Tennessee Picker Starts His Own Parade
David Mayfield is a busy man. The former Nashville hired gun is the lead guitarist and a main songwriter for experimental newgrass outfit Cadillac Sky. Last year the band spent a hearty year on the road, burning up the highway behind the critically hailed album, Letters in the Deep. The bold acoustic statement—produced by Dan Auerbach of the Black Keys—transformed the band from bluegrass torchbearers to eclectic folk rockers, and the success of the album culminated with the group’s fully sold-out cross country tour supporting wildly popular British string band Mumford and Sons.
But with Cadillac Sky announcing an indefinite hiatus, Mayfield has recently unveiled a new solo project. The David Mayfield Parade finds the accomplished multi-instrumentalist and pensive tunesmith moving even further away from Music City traditionalism and into the realm of indie folk pop. On a brand new self-titled record, Mayfield gets help from his good friends, the Avett Brothers, who sing harmony on most of the album. It also features Mayfield’s sister, eccentric neo-folkie Jessica Lea Mayfield, and up-and-coming Nashville songstress Caitlin Rose.
“It has a ‘60s folk pop sound with strings and horns,” Mayfield says of the album, out this month. “But people who’ve listened to the record say they can still hear some country and bluegrass as well.”
Mayfield grew up in Ohio, where he played in a family bluegrass band with his parents and two sisters. When the award-winning guitar and mandolin picker moved to Nashville, he was hired by country ace Andy Griggs and found himself frequently onstage at the Grand Ole Opry. He’s also dabbled in production, picking up a 2009 Grammy nomination in the Southern Gospel category for his work on Barry Scott’s In God’s Time. Still, he cites Randy Newman and Simon and Garfunkel—particularly the album “Bridge over Troubled Water”—as his favorite songwriters and the influences he’s bringing to his solo work. Juggling a variety of different styles and projects is all part of a big equation for Mayfield’s musical satisfaction.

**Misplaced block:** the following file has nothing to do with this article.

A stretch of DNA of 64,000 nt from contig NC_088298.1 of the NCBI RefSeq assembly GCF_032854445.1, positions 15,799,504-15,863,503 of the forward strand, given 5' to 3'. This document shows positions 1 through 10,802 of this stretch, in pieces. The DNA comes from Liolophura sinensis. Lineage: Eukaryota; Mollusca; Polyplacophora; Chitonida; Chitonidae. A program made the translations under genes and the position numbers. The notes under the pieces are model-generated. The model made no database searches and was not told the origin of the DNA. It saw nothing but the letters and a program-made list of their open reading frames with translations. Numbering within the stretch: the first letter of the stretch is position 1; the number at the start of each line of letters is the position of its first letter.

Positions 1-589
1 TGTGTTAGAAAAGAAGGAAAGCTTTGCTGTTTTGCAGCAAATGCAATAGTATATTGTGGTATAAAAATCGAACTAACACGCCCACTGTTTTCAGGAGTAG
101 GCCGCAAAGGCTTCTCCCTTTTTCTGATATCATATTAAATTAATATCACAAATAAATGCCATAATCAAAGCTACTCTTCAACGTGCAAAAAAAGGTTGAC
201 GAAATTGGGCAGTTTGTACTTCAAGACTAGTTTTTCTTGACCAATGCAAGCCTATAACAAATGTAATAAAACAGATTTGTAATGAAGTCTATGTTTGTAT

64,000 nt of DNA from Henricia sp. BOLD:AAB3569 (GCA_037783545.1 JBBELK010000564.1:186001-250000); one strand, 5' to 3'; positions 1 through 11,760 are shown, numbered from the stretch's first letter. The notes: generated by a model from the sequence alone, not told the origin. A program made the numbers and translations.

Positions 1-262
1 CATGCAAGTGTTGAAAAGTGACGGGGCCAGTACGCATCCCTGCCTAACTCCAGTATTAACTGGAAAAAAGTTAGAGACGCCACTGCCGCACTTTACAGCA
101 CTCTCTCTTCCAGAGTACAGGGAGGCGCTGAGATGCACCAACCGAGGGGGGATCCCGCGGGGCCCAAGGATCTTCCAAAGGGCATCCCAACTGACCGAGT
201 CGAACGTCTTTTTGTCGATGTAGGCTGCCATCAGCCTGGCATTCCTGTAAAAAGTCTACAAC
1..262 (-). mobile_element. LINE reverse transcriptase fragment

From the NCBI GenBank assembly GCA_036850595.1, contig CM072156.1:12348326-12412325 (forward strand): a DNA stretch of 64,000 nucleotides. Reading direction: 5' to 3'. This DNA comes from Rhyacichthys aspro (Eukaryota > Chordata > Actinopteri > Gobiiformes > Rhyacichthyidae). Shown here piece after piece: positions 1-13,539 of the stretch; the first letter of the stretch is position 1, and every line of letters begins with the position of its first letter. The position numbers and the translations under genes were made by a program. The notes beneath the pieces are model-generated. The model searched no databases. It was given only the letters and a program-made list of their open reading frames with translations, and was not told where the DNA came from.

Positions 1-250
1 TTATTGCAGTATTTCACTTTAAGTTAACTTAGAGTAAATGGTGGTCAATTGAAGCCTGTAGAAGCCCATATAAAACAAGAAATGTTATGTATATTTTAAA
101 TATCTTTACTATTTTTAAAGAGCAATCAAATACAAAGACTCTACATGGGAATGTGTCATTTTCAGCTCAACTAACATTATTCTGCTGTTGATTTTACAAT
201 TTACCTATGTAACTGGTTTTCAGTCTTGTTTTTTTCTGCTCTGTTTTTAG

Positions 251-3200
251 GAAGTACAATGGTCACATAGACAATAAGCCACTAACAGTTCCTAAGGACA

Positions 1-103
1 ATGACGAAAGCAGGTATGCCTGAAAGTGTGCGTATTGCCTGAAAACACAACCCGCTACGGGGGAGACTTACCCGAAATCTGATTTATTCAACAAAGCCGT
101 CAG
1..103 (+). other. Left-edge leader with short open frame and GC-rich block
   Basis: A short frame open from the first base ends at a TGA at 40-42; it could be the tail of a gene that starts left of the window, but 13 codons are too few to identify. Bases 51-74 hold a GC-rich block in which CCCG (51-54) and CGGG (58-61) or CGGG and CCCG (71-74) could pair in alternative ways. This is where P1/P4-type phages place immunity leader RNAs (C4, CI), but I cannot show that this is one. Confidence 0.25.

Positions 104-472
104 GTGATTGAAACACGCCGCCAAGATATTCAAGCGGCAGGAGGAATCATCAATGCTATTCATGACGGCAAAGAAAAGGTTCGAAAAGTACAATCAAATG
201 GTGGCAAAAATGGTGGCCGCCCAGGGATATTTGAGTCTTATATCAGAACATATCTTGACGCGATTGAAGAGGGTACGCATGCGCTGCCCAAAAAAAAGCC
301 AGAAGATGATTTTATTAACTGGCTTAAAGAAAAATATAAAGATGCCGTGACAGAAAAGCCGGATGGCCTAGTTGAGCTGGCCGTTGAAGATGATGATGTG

“I moved to Nashville because I had to do more with music,” he says. “Even when I got the gig with a big country star and I was riding around in a big bus, it wasn’t enough. I need to be constantly creating and have different consistent outlets for creativity.”
Mayfield was convinced to push forward with his own album by Scott and Seth Avett, who were impressed with his ideas and wanted to bring them to life. “They hounded me until I made this record,” Mayfield says.
Mayfield toured with the Avett Brothers, when he was playing bass for his sister, Jessica, who consistently opened for the band a few years ago. The Avett Borthers have remained consistent champions of Mayfield. In addition to heavily participating on the new album, they gave Mayfield a coveted opening slot at their huge recent New Year’s Eve show at the Asheville Civic Center.
On stage, Mayfield always exudes a rowdy charismatic edge. For example, he jumps around and bobs his head through his unorthodox solo take on Jimmy Martin’s old school traditional “Freeborn Man.” While his appearance might be initially intimidating thanks to the vintage duds, hipster black frame glasses, and thick war-general beard, Mayfield’s soft-spoken tenor is actually one of the most comforting voices in acoustic music today. In fact, his goal with the Parade is get to people to buck pretension and cut loose.
“My concept with the Parade is to not be hipsters that are too cool to have fun,” Mayfield says. “Let’s be goofy and dance and sing. The shows are supposed to be joyous nights.”
Download 10 free fresh tracks of regional roots music in our monthly online section, Trail Mix, only at blueridgeoutdoors.com. This month’s favorites:
David Mayfield Parade: “I Just Might Pray”
Mayfield revives the vintage ‘60s pop love song with this lead single from his new album.
Drive-By Truckers: “Used to be a Cop”
The Southern rockers embrace their soulful Muscle Shoals roots on the new album Go-Go Boots, especially on this slinky R&B groove.
Jill Andrews: “Worth Keeping”
Songstress of gone-too-soon Tennessee group the Everybodyfields delivers a poignant solo track of emotional country folk.
The Bridge: “Moonlight Mission”
This Maryland crew blends an affinity to jam with just the right amount of tasteful Americana songcraft.